Cely Letters

The Cely Letters are a collection of family correspondence written in the 15th century, which describe the lives and business activities of a family of London wool merchants.[1] Key members were Richard Cely and his wife Agnes and their sons Robert, Richard, and George.[2] This collection is one of the few surviving letter collections from the 15th century, along with the Paston Letters and the Stonor Letters.[3] While the Paston Letters cover a period spanning over 3/4 of a century, the Cely Letters cover a much shorter period of time between 1472 and 1488. The Cely letters were preserved only because they were used as evidence in a lawsuit.[4] The Cely Letters are primary sources of information about the English economy and English society at the end of the Wars of the Roses.[1] Only one thing that was known about the wives from the letters is that they would take care of the house and land the husbands own since they would be away.

BusinessEdit

In the few letters that were salvaged, there was more discussion of the work aspects of wool merchants. Their business was always away from home, which meant they would travel in order to make a living. The main work that would be done by the wool merchants such as the wool trade that takes place in London and Calais.[5] Not only did the merchants mostly trade in the wool trade, but were a part of wool staplers and had a monopoly on Calais wool market. The reason for them to have a monopoly on Calais wool market was in order to get a loan from the company.[5] By them being the reason for a monopoly, since it would show what they had in a financial way.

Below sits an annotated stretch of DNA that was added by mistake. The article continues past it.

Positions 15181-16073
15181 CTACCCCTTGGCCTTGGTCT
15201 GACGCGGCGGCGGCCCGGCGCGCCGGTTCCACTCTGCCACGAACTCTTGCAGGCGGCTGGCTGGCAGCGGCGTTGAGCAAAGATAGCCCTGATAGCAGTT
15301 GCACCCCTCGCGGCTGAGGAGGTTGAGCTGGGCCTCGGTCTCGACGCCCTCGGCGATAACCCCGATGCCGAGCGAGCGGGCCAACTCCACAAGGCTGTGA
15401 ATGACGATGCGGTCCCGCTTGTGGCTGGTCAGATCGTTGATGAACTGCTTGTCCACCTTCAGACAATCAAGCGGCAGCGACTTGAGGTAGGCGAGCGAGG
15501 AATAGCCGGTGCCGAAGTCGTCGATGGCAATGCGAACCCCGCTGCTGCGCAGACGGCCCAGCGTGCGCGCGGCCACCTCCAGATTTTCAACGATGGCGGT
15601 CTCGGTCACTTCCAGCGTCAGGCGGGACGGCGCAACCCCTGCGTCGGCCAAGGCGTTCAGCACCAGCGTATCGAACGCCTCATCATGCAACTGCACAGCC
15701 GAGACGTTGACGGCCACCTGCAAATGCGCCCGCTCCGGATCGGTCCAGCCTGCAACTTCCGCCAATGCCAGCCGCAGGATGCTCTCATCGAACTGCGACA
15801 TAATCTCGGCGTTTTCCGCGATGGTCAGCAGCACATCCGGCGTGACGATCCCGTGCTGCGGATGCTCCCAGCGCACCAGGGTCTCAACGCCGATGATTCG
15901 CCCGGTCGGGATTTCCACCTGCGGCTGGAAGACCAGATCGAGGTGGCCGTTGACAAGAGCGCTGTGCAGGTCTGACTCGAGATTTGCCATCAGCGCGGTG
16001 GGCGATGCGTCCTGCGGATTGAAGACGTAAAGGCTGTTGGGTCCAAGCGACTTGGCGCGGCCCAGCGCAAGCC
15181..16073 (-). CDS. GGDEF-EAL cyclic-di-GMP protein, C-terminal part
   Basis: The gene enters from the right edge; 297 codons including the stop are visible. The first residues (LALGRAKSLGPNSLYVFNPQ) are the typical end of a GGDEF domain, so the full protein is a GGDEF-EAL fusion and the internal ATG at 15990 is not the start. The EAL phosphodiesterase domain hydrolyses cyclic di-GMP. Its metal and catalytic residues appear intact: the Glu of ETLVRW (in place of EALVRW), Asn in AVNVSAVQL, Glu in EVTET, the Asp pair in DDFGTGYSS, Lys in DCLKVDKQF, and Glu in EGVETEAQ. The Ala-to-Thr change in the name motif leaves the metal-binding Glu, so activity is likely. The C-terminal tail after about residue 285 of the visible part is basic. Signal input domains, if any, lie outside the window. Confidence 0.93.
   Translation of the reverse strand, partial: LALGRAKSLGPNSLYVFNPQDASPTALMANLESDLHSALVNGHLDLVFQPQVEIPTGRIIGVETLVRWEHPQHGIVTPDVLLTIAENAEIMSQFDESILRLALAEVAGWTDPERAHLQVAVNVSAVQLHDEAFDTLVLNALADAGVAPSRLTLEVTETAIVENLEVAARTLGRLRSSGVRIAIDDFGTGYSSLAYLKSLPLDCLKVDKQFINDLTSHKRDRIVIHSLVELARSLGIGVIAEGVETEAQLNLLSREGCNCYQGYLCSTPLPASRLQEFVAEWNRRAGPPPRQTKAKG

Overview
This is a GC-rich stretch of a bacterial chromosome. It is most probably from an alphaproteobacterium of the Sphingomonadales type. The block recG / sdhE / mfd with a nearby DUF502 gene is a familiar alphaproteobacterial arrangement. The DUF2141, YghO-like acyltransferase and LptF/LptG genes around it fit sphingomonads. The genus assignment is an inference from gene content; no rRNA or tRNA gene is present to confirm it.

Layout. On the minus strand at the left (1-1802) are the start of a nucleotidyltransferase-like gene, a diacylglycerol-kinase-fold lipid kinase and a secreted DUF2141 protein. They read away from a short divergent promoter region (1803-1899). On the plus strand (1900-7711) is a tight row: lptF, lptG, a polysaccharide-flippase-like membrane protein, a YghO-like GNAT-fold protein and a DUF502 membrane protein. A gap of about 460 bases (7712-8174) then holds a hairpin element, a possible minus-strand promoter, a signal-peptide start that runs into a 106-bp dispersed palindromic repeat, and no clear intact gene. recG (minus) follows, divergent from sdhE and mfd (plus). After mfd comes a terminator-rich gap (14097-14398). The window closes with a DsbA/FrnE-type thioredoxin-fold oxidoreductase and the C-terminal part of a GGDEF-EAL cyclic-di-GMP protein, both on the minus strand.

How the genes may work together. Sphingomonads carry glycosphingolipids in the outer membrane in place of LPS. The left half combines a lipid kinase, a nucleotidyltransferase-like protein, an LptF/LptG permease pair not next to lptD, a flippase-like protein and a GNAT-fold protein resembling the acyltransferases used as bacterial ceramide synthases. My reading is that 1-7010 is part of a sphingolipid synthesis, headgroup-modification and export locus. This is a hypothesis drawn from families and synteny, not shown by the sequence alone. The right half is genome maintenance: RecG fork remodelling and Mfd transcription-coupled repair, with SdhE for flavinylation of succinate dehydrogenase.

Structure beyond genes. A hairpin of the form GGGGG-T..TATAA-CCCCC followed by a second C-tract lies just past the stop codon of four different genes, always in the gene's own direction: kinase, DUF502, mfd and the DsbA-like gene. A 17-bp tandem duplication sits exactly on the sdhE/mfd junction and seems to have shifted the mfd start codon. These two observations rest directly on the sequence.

The Letter 'Y' and Languages usedEdit

Before discussing the letter 'Y', it is important to know how the family were able to write. The family was able to write based on them traveling. Since they would travel to different places for work they would learn different languages such as English and French. The merchants would mostly write in English since they did not know much French.[6] This is important since it would explain why the remaining letters that were salvaged were purely written in English. The letter 'Y' is essential in the letter, since it was one of the first letters that were continued in the English language that we use now. Since it was in a document written back in the 15th century, it would show how the English language has progressed to the one we use in the current day.

NotesEdit

  1. ^ a b Wagner, J. A. (2001). Encyclopedia of the Wars of the Roses. Santa Barbara, Calif.: ABC-CLIO. ISBN 1-57607-575-3. OCLC 50174695.
  2. ^ Hanham, Alison (1985-12-05). The Celys and their World. Cambridge University Press. ISBN 978-0-521-30447-4.
  3. ^ Weir, Alison (1994). The princes in the tower (1st American ed.). New York: Ballantine. ISBN 0-345-38372-9. OCLC 29616908.
  4. ^ Hard-science linguistics. Victor H. Yngve, Zdzisław Wąsik. London: Continuum. 2006. ISBN 978-0-8264-9239-5. OCLC 70128127.{{cite book}}: CS1 maint: others (link)
  5. ^ a b Allen, Grace (2015). "Concerns of a Fifteenth Century Gentry Woman: A Study in Letters". Tenor of our Times. 5.
  6. ^ Conde-Silvestre, J. Camilo. "Revisiting the Cline from Code-Switching to Borrowing: Evidence from the Late Middle English Cely Letters (1472-1488)". (“Revisiting the Cline from Code-Switching to Borrowing ...”). 80: 51–72.

BibliographyEdit

  • Hanham, Alison. "A fifteenth-century merchant family." History Today (Dec 1963) 13#12 pp 821-829
  • Wagner, John A. (2001). Encyclopedia of the Wars of the Roses. ABC-CLIO. ISBN 978-1-85109-358-8.
  • Alison, Weir (2004). Princes in the Tower, the. New York: Fawcett. ISBN 978-0-345-39178-0.
  • Yngve, Victor; Wasik, Zdzislaw (2006). Hard-Science Linguistics. A&C Black. ISBN 978-0-8264-9239-5.